Boog City presents
d.a. levy lives: celebrating renegade presses
New York City Small Presses Night
Tues. Nov. 17, 6:30 p.m. sharp, $5 suggested
Book sale—6:00 p.m.-6:30 p.m., 8:15 p.m.-8:30 p.m.
94 Ave. A
Clown War/CLWN WR
Organism for Poetic Research
Poets Wear Prada
This event is co-curated and hosted by Poets Wear Prada editor Roxanne
This is our one event each season in our “d.a. levy lives: celebrating
renegade presses” series
where we honor NYC small presses.
Featuring readings from contributors to some of the city’s finest
and with publications available from each of the presses.
**Clown War/CLWN WR, Bob Heman, editor
**Live Mag; Jeffrey Cyphers Wright, editor
—Alisha Kaplan and Paco Marquez
**Poets Wear Prada, Roxanne Hoffman, editor
**Posit, Susan Lewis, editor
—Martine Bellen, Joanna Fuhrman, Joe Pan, Leah Umansky
**The Organizm for Poetic Research, Ada Smailbegović and Rachael M.
—Timothy Anderson, Anna Moser, Ada Smailbegović, Rachael M. Wilson
Series curated and with an introduction by
Boog City editor David Kirschenbaum
Bios for Presses, Readers, and Musician
CLWN WR (formerly Clown War) was founded in 1971 by Bob Heman and
Stephen Fairhurst. It is one of 84 “important magazines” honored
with annotation in The Little Magazine in America: A Modern History
(Pushcart Press, 1978). Its issues through #39 will be included in a
digital collection of literary magazines, active from the 1950s
through the 1980s, which will be made available to libraries. Besides
our regular issues, we have published special book issues by Ted
Berrigan, F.A. Nettelbeck, Belgian Surrealist Paul Colinet, and rubber-
stamp artist Leavenworth Jackson, as well as an endless circular
poster-poem by Alex Caldiero.
*Bob Heman has been writing poetry for almost 50 years. He has edited
Clown War/CLWN WR since 1971, and in the late 1970s was an artist-in-
residence at The Brooklyn Museum.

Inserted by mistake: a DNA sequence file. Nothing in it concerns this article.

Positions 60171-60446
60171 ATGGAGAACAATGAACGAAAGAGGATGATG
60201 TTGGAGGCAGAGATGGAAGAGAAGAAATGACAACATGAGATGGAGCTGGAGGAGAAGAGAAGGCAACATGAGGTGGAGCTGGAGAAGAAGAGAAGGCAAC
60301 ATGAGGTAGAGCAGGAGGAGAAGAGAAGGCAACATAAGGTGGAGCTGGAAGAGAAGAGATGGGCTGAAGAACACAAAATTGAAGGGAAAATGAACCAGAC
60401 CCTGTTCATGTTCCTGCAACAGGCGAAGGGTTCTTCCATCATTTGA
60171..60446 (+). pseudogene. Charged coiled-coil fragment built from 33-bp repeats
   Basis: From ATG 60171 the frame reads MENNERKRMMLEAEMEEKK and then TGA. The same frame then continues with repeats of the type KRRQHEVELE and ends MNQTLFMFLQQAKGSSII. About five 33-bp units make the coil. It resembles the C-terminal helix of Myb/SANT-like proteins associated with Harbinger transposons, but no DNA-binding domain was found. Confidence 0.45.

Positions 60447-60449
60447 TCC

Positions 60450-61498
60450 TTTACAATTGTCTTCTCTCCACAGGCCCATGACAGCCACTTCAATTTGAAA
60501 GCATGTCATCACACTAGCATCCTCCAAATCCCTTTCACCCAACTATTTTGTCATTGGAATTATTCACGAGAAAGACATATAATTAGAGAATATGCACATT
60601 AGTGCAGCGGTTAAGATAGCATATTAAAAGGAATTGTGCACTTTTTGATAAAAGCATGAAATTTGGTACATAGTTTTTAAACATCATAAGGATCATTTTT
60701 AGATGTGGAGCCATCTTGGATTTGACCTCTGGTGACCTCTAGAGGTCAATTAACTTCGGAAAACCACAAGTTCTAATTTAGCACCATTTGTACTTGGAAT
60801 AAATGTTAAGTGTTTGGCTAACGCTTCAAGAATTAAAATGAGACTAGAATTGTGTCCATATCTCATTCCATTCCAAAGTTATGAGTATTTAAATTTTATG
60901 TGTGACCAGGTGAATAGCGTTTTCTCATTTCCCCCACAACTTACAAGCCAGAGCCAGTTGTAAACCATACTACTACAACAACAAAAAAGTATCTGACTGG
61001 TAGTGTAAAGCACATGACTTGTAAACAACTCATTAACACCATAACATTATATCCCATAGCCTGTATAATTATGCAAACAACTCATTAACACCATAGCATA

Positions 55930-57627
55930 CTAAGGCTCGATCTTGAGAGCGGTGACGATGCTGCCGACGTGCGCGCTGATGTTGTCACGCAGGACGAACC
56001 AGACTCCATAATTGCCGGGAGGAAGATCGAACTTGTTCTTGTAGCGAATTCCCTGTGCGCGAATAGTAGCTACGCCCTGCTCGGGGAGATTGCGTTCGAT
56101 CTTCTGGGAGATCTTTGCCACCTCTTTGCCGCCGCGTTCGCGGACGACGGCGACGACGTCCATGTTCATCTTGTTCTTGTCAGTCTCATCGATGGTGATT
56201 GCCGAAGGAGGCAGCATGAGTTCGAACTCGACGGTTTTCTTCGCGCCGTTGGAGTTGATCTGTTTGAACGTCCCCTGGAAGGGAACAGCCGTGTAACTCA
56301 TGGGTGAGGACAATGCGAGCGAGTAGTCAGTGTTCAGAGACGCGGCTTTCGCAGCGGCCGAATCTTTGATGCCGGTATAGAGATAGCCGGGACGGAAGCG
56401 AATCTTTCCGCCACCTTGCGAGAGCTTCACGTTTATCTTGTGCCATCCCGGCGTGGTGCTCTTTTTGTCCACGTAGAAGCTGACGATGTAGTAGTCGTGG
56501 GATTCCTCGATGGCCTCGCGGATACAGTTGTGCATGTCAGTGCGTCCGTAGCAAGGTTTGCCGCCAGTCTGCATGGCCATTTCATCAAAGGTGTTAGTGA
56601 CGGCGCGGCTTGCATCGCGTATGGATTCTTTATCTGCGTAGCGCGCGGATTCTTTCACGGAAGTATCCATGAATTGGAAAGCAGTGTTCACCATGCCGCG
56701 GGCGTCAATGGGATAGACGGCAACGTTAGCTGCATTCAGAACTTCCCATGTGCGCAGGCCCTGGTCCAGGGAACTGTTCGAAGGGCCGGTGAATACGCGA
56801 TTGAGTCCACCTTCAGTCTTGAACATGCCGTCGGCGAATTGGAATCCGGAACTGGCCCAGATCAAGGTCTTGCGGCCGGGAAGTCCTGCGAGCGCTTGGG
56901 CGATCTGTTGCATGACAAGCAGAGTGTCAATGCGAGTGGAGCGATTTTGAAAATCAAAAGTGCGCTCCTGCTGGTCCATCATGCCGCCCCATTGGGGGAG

His words and visual pieces have been included in An
Introduction to the Prose Poem (Firewheel Editions, 2009); The Best of
the Prose Poem: An International Journal (White Pine Press, 2000),
Before Passing (Great Weather for Media, 2015), Scenarios: Scripts to
Perform (Assembling Press, 1980), and Writing Poetry (Harcourt Brace
Jovanovich, 1983, 1994).
His art includes cut-outs [“participatory cut-out multiples on
paper”], collages, drawings, and drawing poems.
LiVE MAG! was born to run at the Bowery Poetry Club. Bob Holman and
Jeff Wright conceived it as a performance / publication event created
specifically for the Club.
The earlier events from 2007 to 2010 featured editors of other
publications as guests — eg, Hannah Winarsky, editor of Princeton
University Press, William Electric Black of La Mama ETC., Michael
Andre of Unmuzzled Ox, Bob Hershon of Hanging Loose and the late
Akilah Oliver, the Monday night coordinator of the Poetry Project at
St. Mark’s Church — who read their own works, some favorites, and
then solicited poems from the audience to read.
LiVE MAG! has evolved as an equal mix of art and poetry. In a
unique partnership with La Mama, ETC, the magazine hosts an annual
print publication party.
Publisher and Editor, Jeffrey Cyphers Wright, moved to New York
City in 1976 and began Hard Press, publishing poetry postcards and
books. He attended workshops at St. Mark’s Poetry Project with Ted
Berrigan, Alice Notley and Jim Brodey. He went on to study with Allen
Ginsberg at Brooklyn College where he earned a Masters of Fine Arts in
Poetry. Wright launched Cover Magazine in 1987. Its contributors
included Molly Jong-Fast, Timothy Greenfield-Sanders, John Yau, Robert
C. Morgan, David Ulin, Jeanne C. Wilkinson, and KK Kozik. The 64-page
monthly journal circulated nationally until 2000.
Wright has reviewed poetry for The Poetry Project Newsletter and
The Brooklyn Rail and wrote art criticism for Artnexus, Art &
Antiques, Chelsea Now, the Villager, On-Verge and other publications.
He has written 13 books of poetry (Ginsberg wrote a forward to his
Take Over) and appeared in numerous anthologies. He regularly exhibits
and publishes his own artwork as well.
Visit jeffreycypherswright.com, Wikipedia, or write to Wright
for more information. livemagnyc [at] gmail.com
Alisha Kaplan writes poetry, short stories and something in-between.
She is an MFA candidate in poetry at NYU and an editor of the
Washington Square Review. Her writing has appeared in The Chicago
Tribune, Carousel, Lilith, The Irish Literary Review, the Best
American Poetry blog and elsewhere. Originally from Toronto, Alisha
now lives in Brooklyn. Later, she will be a farmer.
Originally from Mexico and Northern California, Paco Marquez is poetry
editor at Washington Square. His work has appeared in Apogee, the
Squaw Valley Review, and OccuPoetry, among others. He was featured as